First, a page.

China's inflation rose in June but was well below the government's target in a sign of weak demand amid an economic slowdown.

Consumer prices rose 2.7% over a year earlier, up from May's 2.1% gain but below the 3.5% official target for the year, the government said today. The June figure was driven by a 4.9% rise in food costs.

Pressure for prices to rise is relatively low in China because of weak demand, excess production capacity in many industries and lower costs for raw materials and components.

June prices were unchanged from May levels, and the move upwards of the inflation rate was due to comparison with unusually low prices last year, analysts said.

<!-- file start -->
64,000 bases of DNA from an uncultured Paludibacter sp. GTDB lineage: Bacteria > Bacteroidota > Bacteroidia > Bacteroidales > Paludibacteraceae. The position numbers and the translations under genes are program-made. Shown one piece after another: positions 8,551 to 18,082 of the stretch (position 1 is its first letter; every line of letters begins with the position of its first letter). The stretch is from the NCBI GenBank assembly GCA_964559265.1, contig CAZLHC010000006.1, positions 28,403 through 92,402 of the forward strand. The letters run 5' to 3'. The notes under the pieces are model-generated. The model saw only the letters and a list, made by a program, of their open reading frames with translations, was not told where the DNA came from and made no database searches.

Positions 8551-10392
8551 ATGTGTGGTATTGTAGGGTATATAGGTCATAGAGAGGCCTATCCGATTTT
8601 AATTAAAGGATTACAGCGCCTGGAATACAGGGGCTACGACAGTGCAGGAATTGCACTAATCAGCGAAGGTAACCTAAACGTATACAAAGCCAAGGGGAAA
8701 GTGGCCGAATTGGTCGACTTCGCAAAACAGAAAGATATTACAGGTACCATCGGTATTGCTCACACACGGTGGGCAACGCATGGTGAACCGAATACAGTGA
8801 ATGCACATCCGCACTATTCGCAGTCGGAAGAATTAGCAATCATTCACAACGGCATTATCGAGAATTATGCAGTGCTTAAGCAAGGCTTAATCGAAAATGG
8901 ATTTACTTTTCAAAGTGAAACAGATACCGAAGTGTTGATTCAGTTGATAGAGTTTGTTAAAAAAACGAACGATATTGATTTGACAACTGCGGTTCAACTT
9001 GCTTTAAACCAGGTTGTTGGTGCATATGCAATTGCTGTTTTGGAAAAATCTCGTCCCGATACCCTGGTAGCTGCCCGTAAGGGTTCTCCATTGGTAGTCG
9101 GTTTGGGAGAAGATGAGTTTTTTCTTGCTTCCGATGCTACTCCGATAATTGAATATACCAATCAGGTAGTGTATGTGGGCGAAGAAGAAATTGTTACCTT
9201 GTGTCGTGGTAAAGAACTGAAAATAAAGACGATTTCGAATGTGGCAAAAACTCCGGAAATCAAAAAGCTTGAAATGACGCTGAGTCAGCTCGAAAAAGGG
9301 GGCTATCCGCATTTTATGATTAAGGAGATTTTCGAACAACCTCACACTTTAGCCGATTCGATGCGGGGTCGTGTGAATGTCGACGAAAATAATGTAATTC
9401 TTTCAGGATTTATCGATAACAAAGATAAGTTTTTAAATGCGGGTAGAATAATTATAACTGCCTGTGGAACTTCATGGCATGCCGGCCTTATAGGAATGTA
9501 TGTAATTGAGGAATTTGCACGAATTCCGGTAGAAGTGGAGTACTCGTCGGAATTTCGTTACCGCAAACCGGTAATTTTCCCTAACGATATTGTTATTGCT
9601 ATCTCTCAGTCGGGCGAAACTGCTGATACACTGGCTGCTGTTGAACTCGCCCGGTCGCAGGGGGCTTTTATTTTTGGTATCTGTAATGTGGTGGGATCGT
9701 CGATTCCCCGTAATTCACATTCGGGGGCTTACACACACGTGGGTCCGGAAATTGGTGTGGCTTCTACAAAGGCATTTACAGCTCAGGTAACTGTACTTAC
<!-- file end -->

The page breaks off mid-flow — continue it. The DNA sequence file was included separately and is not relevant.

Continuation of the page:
Economic growth slowed to 7.7% in China in the first quarter of this year from the previous quarter's 7.9%. Some forecasters say it could dip below 7% in coming quarters due to government efforts to cool a credit boom and weak demand for Chinese exports.

Communist leaders are trying to shift the basis of China's economic growth from exports and investment to domestic consumption. They have refrained from launching new stimulus spending even as economic growth drifted down.

Producer prices declined 2.7% in June compared with a year earlier, the National Bureau of Statistics reported. That was driven by an 8.5% fall in the price of goods from the mining industry and weaker costs for other industrial raw materials